If you are reading this, chances are that you know how tricky mobile app localization can be from first hand experience. Though it is true that many traps wait along the way – from bad translation quality over time-consuming back and forth between engineers and the localization team to being out of sync with release cycles – localization can actually be pretty darn easy. We’ve been working with localization teams all over the world for many years now and figured out the biggest hurdles, and how to jump them.
1. Stop copying and pasting strings
Manually getting strings from the code to excel files that you can then send around to your translators is problematic for a number of reasons. Firstly, it’s prone to mistakes, because entries can easily be overlooked or duplicated. Secondly, it takes up a lot of time, and thirdly, it is extremely dull and mind numbing. So why don’t you let a machine do that job for you? SDKs, little helpers that communicate between the source code of your app and an online translation management platform, can find the Strings within the code and magically transport them to a clean online dashboard. Your translators can either translate them right then and there, or export files to their own computers and use any translation tool they fancy to do the job. A task that can take up hours is literally done within seconds. If you would like to find out more about how to integrate such an SDK into your app, I recommend watching this short video.
2. Start providing context for your translators
One of the biggest challenges for translators is to figure out where you intend to use a certain word or phrase. Just as an example, the word “open” could appear as an imperative (e.g. “Open the chest.”) or an adjective (e.g. “The shop is open.”). Without context, it is impossible for your translators to be sure which translation to use their target language. There are, of course, ways to ensure that your translators have a better idea of what context they are dealing with. You could, for example, attach screenshots to each string, with marks on them where the phrase is used on the screen. Imagine how much work that would be though! You might have guessed it, but we have actually found a way to do this automatically. The result will look something like the picture you can see below.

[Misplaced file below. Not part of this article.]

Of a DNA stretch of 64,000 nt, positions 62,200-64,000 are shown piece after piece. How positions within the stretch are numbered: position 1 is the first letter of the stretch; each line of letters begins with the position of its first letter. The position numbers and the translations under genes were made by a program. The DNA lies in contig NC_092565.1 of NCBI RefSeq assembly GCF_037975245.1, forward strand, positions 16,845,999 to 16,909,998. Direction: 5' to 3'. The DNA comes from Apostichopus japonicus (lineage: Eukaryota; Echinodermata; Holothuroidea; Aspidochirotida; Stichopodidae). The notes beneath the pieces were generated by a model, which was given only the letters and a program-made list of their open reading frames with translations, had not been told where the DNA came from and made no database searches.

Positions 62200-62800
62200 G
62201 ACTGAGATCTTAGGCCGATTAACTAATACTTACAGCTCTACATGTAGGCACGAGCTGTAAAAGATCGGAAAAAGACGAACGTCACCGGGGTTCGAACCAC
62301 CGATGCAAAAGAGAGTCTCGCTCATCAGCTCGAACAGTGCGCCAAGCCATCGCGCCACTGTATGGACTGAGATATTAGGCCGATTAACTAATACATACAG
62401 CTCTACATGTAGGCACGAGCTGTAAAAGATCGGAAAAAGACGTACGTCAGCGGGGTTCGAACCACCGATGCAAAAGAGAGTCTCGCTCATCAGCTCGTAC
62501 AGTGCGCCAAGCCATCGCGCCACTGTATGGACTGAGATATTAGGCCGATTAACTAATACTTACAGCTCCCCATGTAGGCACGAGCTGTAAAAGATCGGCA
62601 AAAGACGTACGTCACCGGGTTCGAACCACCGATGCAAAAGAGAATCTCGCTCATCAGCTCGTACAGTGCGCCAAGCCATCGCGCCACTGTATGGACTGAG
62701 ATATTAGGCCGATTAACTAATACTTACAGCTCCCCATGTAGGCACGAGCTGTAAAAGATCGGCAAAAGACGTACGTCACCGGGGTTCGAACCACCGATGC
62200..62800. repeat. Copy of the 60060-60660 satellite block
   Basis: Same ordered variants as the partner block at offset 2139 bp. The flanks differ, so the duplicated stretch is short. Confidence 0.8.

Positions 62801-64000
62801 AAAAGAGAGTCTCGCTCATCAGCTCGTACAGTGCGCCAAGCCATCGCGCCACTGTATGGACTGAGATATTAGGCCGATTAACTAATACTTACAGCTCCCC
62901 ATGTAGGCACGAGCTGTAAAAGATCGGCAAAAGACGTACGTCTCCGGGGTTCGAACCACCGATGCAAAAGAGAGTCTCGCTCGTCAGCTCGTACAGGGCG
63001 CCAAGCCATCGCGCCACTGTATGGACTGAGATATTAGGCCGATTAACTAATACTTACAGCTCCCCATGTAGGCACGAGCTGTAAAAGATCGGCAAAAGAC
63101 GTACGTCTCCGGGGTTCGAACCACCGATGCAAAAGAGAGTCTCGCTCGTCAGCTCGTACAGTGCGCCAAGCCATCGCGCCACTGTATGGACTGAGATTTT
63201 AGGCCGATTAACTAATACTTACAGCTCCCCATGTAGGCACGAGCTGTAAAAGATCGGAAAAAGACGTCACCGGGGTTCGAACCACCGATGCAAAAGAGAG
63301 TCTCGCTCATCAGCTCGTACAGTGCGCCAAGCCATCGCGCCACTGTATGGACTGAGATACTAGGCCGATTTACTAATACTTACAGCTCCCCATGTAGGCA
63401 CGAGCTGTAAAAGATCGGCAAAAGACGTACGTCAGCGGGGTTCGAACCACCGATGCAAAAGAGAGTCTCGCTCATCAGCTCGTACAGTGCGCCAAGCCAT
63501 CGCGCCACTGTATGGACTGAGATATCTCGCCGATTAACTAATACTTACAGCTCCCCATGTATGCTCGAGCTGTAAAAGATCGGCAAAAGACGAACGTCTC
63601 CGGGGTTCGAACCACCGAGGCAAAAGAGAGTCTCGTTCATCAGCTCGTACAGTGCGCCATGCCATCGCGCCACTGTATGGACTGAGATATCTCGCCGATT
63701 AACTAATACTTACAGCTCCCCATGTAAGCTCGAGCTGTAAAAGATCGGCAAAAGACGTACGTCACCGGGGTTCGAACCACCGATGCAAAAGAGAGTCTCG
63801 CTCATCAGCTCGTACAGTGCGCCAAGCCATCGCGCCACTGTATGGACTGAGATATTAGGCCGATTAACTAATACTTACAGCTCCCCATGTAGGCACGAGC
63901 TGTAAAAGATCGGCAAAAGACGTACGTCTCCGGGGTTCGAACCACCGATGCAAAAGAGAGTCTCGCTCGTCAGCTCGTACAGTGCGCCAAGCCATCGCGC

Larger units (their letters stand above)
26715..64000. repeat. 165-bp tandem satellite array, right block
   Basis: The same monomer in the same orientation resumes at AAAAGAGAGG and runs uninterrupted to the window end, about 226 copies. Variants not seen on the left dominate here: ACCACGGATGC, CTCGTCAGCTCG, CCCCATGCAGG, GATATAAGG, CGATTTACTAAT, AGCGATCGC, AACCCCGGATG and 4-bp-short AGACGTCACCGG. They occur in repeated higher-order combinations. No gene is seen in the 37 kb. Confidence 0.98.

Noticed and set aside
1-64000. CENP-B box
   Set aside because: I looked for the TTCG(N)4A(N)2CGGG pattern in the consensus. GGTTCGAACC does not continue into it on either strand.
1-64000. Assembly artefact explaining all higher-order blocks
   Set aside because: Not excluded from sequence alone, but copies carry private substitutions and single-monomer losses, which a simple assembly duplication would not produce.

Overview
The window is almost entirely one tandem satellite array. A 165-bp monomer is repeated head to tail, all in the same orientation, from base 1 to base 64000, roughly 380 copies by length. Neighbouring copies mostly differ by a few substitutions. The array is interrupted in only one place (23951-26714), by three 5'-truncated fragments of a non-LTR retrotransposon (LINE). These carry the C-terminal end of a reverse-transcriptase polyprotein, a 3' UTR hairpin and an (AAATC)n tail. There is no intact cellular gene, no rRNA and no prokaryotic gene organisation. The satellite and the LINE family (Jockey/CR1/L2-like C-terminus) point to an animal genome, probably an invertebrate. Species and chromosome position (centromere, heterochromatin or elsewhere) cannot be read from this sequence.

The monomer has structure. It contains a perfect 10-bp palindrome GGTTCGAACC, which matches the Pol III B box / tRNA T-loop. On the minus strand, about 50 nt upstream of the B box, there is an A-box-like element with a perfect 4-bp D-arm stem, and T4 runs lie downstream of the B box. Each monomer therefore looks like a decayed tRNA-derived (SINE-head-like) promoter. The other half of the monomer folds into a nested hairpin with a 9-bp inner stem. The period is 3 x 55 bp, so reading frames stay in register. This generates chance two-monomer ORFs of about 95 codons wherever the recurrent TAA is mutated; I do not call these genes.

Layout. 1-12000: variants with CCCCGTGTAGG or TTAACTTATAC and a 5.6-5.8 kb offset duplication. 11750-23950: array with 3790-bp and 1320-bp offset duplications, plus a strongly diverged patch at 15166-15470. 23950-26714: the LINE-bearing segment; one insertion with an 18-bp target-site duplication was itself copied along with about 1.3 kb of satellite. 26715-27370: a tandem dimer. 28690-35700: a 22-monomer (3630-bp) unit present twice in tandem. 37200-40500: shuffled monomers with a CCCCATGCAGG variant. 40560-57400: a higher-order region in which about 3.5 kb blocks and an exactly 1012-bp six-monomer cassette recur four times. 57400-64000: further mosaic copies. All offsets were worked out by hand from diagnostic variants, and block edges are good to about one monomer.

If you would like to see this feature explained in a bit more detail, check out this video . We at Applanga are also quite proud to say that nobody else has figured out a way as elegant and efficient as ours, so make sure to contact us directly for a live demo.
3. Stop relying on engineers for QA
Testing your translations within the actual app is super important, because you don’t want your users to find out about embarrassing errors. Usually, engineers are needed to build a test version of the app that you can then send around for functional and linguistic QA. Wouldn’t it be great, if a little elf could build you that test version so you no longer rely on engineers that are too busy to help you out? To not be forced to send around builds of your app? Remember the little SDK from point one? That guy also allows you, your translators and your localization team to open the app on your own device in the so-called draft mode, enabling you to view translations saved as drafts as if they were already live. Another way to simplify QA would be to use the screenshot feature described above. Simply trigger the automatic screenshot feature for the target language you would like to inspect after you added your translations and screenshots will be uploaded the next moment. That way, even remote team members and translators without the app on their phones can test from right within their browser. This helps you to spot design flaws and linguistic mess-ups easily and fix them right away.
4. Start optimising workflows
Strings appear in an organized manner all by themselves, translators have context and deliver great work, everyone can test like crazy and you can sit back and drink some coffee. As far as we can tell, there is only one thing left that could be annoying: communicating back and forth with translators via email. Let’s say you or a member of your team are reviewing translations and find something that could be optimized – wouldn’t it be great if you could flag that string and notify the person in charge right within the system? This might come as no surprise, but you can. Assigning states such as “needs review” or “rejected” to translations and mentioning the one responsible so they get a notification straight to your inbox will not only save time, but also guarantee clean communication and leave no room for misunderstandings. It’s also a great way to communicate localization bugs back to your developers and makes it easy for them to keep track of them.
Some of our customers have reported to be around ten times faster with their localization processes after integrating our magic little SDK and using our online dashboard for their processes. Imagine what you could do with all that time! Why don’t you get started today and do the same? We are more than happy to give you a live demo with some extra information and personalized tips and tricks. Sign up here or send us an email to firstname.lastname@example.org.
We’re looking forward to meeting you!